Shoplifting is up during the down economy

HOUSTON Shoplifting is one of the most common property crimes and it can be devastating for a store's bottom line. During these tough economic times, suspected thieves are getting sneakier and it's impacting us all.

While some would call shoplifters' actions outrageous, shocking, even appalling, security experts warn this type of behavior at grocery stores and other retailers has become all too common and it's only getting worse.

"The truth of it is, this is based on us working security at these locations, is that it's out of control," said Jeff Moore of Blue Moon Security.

With more people out of work coupled with a weak economy, call it a sign of the times. Just this month, Alvin police arrested Joel Cantu, 41, at a local Kroger store.

"I can admit. I did go to shoplift," said Cantu.

We spoke with Cantu at the Brazoria County Jail where he remains behind bars, charged not with theft, but aggravated robbery.

"I went over to the meat department and grabbed some meat and put it in my pants," said Cantu.

He says he's homeless and jobless, and he claims he's never shoplifted before. However, that can change when you're hungry.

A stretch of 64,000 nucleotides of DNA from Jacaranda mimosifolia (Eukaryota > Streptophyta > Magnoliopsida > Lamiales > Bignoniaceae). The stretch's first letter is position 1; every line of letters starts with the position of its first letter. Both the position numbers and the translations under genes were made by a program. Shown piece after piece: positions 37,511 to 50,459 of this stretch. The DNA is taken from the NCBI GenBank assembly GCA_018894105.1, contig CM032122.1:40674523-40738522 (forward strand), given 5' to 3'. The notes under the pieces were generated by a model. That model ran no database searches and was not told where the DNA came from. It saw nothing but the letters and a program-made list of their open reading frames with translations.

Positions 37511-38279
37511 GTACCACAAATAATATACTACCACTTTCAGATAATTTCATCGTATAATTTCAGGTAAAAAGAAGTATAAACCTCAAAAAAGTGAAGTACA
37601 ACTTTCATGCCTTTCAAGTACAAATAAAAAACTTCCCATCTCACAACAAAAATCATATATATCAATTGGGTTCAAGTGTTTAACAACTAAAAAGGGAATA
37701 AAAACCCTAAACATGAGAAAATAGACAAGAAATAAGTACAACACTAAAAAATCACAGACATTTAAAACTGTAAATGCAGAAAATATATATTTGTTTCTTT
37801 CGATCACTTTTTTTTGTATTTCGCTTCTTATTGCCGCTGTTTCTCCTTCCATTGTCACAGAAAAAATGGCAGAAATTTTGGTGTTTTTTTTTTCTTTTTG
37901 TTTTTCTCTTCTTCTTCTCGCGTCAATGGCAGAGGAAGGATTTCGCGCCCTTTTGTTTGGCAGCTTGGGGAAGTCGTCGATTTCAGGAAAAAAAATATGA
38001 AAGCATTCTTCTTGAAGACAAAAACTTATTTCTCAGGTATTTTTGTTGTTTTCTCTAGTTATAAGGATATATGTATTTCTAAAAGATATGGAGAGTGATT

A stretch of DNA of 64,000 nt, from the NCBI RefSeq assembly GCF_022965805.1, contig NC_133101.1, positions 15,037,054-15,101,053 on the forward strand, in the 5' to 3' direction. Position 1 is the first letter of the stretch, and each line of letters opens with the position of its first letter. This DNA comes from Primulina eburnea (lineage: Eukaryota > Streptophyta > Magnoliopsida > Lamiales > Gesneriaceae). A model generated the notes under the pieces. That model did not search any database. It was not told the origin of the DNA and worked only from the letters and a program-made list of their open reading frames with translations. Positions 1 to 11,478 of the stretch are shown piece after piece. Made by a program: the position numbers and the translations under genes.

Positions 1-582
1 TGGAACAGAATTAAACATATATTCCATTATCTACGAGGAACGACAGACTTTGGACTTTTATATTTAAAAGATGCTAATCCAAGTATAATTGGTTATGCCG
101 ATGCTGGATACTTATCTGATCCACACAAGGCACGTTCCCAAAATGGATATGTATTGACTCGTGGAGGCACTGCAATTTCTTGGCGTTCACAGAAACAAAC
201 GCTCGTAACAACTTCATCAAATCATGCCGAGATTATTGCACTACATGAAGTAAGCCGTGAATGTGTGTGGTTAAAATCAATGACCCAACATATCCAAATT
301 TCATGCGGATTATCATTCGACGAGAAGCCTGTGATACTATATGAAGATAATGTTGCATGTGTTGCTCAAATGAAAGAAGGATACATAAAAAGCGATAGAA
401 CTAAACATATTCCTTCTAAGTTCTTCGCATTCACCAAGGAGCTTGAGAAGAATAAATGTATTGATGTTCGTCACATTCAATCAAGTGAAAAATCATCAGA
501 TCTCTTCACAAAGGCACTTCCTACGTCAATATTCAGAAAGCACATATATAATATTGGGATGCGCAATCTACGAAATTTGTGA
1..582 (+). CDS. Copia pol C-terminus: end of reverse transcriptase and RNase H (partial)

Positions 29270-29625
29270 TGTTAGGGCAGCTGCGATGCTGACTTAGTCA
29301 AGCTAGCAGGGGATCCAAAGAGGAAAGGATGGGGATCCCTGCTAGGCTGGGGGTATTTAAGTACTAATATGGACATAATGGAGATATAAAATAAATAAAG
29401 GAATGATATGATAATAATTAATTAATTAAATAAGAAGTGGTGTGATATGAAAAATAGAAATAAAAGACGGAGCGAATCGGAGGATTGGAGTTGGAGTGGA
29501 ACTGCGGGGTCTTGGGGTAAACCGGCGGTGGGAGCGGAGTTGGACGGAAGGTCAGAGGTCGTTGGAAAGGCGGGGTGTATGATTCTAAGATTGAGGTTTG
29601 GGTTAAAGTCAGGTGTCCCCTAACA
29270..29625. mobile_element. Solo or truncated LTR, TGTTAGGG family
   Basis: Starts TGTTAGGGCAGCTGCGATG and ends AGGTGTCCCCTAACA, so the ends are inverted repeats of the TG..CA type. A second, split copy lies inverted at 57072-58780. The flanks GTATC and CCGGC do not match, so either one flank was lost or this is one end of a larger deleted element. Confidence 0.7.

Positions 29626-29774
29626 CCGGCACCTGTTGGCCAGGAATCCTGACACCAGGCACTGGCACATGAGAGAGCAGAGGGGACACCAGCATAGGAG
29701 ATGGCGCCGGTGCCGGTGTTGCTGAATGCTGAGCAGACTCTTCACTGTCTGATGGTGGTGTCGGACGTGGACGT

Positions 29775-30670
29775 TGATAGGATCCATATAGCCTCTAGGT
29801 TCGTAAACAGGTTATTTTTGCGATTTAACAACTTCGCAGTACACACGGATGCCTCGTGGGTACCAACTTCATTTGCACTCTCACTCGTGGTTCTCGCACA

"You just set your mind to do what you are going to do," Cantu said. "It's survival, you know what I'm saying?"

Investigators say a store clerk spotted Cantu stuffing the meat into his pants and eventually confronted him. Cantu was armed with a knife.

"I put it to his neck and said, 'Let me go.' During the struggle I scratched him," said Cantu.

From closed circuit television and electronic surveillance to loss prevention and uniformed guards, grocery stores and other retailers devote an enormous amount of time and money to try and prevent their merchandise from being stolen.

Between patron and employee thefts, some stores on average lose as much as $15,000 a month in inventory.

"When people are stealing from the grocery stores or any store from that matter, in the end you and I the consumer, are the ones who end up paying the price," said Moore.

While it's not something the grocery industry likes to talk about, a spokesperson from Kroger acknowledged the issue and told us, "Shoplifting affects all retailers and is a phenomenon that is directly related to the current economy. Retailers across the board tend to see more theft in an economic downturn. At Kroger, we review security procedures and protocols on a regular basis to ensure up-to-date practices are in place and alter routines to deter thieves."

As Cantu sits in jail, waiting for his case to go to court, he had this message for any would-be shoplifters.

"It ain't worth it because people could really get hurt, someone could really get hurt," said Cantu.
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